Assume you would like to quickly find additive changes in the scene. For example you have a static point cloud of empty car park, and would like to extract the parked cars from a stream of lidar data. If the extraction does not have to be perfect, a quick way of doing it would be using points-join --not-matching. A simple example:

 ```> # make sample point clouds > for i in {20..30}; do for j in {0..50}; do for k in {0..50}; do echo \$i,\$j,\$k; done; done; done > minuend.csv > for i in {0..50}; do for j in {20..30}; do for k in {20..30}; do echo \$i,\$j,\$k; done; done; done > subtrahend.csv > cat minuend.csv | points-join subtrahend.csv --radius 0.51 --not-matching | view-points "minuend.csv;colour=red;hide" "subtrahend.csv;colour=yellow;hide" "-;colour=white;title=difference"```

The described car park scenario would look like:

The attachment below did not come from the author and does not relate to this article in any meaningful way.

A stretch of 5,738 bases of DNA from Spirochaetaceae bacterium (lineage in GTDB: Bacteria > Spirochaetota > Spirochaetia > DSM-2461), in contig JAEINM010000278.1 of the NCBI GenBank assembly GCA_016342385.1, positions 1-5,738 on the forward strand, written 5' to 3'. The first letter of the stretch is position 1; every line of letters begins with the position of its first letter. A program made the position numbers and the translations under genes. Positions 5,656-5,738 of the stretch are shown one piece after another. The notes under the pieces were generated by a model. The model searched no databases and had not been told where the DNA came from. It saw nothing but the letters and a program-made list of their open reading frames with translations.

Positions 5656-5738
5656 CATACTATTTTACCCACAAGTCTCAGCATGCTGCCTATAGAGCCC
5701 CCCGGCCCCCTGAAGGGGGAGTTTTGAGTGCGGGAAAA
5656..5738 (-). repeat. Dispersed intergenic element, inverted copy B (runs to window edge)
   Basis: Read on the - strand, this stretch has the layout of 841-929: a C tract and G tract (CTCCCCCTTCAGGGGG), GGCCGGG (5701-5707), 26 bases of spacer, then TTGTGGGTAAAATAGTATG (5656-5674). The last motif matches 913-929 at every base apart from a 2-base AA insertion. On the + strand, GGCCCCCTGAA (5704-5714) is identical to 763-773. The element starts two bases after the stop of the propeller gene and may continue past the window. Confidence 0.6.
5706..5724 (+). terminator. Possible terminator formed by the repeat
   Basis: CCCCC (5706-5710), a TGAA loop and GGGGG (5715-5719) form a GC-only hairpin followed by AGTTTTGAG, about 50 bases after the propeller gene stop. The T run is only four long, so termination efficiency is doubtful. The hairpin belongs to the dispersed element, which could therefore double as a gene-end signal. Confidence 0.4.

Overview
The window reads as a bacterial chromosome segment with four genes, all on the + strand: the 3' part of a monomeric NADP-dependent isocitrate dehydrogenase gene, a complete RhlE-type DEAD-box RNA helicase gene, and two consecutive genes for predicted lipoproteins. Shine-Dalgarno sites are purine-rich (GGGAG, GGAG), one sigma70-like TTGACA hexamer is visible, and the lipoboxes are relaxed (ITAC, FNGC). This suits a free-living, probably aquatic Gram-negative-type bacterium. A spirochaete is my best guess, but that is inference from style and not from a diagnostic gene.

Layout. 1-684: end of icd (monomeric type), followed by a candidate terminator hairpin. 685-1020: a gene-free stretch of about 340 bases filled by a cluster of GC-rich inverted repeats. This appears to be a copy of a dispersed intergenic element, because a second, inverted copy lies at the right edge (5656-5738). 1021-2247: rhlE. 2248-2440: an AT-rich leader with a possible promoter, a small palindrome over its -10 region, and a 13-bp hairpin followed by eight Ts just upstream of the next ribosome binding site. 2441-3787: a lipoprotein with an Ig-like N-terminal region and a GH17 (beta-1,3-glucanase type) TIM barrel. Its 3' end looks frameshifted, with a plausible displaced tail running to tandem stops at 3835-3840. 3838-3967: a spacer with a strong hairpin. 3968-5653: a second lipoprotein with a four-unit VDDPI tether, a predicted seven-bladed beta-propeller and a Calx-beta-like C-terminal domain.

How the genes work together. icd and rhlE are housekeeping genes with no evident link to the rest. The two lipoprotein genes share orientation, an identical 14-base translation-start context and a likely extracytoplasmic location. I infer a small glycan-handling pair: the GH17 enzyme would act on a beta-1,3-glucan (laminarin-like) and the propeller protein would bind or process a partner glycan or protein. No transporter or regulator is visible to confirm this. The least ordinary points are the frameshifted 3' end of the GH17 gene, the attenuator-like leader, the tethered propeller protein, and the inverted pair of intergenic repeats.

`> cat carpark-with-cars.csv | points-join --fields x,y,z "empty-carpark.csv;fields=x,y,z" --radius 0.1 --not-matching > cars-only.csv`

The crude part is of course in choosing --radius value: it should be such that the spheres of a given radius around the subtrahend point cloud sufficiently overlap to capture all the points belonging to it. But then the points that are closer than the radius to the subtrahend point cloud will be filtered out, too. E.g. in the car park example above, the wheels of the cars will be chopped off at 10cm above the ground. To avoid this problem, you could for example erode somehow the subtrahend point cloud by the radius.

The described approach may be crude, but it is quick and suitable for many practical purposes.

Of course, for more sophisticated change detection in point clouds, which is more accurate and takes into account view points, occlusions, additions and deletions of objects in the scene, etc, you could use points-detect-change.